SUTURE Society has evolved passed the gender binary of male and female, but what does it mean for architecture to do the same?  

What will architecture’s true nature be when it is treated like a body - something that can be cut into and resewn?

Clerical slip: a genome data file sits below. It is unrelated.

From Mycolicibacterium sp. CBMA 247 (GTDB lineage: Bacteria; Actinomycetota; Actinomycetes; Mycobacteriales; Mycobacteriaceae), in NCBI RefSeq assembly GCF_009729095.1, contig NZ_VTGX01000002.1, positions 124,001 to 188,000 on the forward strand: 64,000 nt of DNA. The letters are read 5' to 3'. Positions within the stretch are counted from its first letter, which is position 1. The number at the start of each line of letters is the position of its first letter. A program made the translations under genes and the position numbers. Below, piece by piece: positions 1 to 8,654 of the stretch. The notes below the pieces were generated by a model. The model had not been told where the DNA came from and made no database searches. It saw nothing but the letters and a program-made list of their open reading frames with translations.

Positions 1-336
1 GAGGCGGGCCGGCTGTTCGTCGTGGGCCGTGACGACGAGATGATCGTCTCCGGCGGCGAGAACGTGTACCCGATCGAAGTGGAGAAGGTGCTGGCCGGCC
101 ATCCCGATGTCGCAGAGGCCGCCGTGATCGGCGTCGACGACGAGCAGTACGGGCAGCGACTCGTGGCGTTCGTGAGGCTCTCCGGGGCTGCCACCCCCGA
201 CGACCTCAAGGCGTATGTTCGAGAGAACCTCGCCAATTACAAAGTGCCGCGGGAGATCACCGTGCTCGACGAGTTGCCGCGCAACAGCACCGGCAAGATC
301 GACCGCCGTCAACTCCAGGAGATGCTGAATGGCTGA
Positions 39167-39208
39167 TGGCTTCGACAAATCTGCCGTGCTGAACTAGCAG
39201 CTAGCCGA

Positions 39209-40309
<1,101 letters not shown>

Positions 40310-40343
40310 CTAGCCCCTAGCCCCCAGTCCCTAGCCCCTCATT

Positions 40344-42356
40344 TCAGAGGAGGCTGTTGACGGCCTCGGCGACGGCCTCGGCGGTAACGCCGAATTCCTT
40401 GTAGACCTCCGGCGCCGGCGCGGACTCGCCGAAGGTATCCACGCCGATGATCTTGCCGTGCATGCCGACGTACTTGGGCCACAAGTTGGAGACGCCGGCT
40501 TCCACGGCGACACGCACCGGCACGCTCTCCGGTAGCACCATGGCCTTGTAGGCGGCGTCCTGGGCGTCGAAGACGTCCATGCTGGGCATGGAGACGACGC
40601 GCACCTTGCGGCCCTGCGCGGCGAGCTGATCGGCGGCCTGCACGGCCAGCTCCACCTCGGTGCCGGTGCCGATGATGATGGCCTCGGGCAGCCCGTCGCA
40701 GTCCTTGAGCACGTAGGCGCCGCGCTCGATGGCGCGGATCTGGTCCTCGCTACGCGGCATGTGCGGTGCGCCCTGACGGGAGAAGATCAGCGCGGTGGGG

The Suture project started off as a simple indexing of my own body through crude measurement, but quickly became an abstract way to look at how the body is as much of a site for architecture as any other. As I viewed my own body parts, I aligned them in various positions, which created a new dialogue between space, form, and body. Being critical of my own being, I began to apply this logic to buildings; what did they feel they were meant to be? Could a more sleek and contoured building be hidden inside a building such as the Rainier tower’s pencil shaped base? Why settle for what one strong gesture and not carry it throughout the whole building? Could it transform, figuratively? Literally? What purpose does a corset serve, and how could it be manipulated in a way that expresses rather than suppresses form? These were the kinds of great questions that unfortunately needed more time to develop, but lead into a great dialogue about what buildings and architecture could potentially become.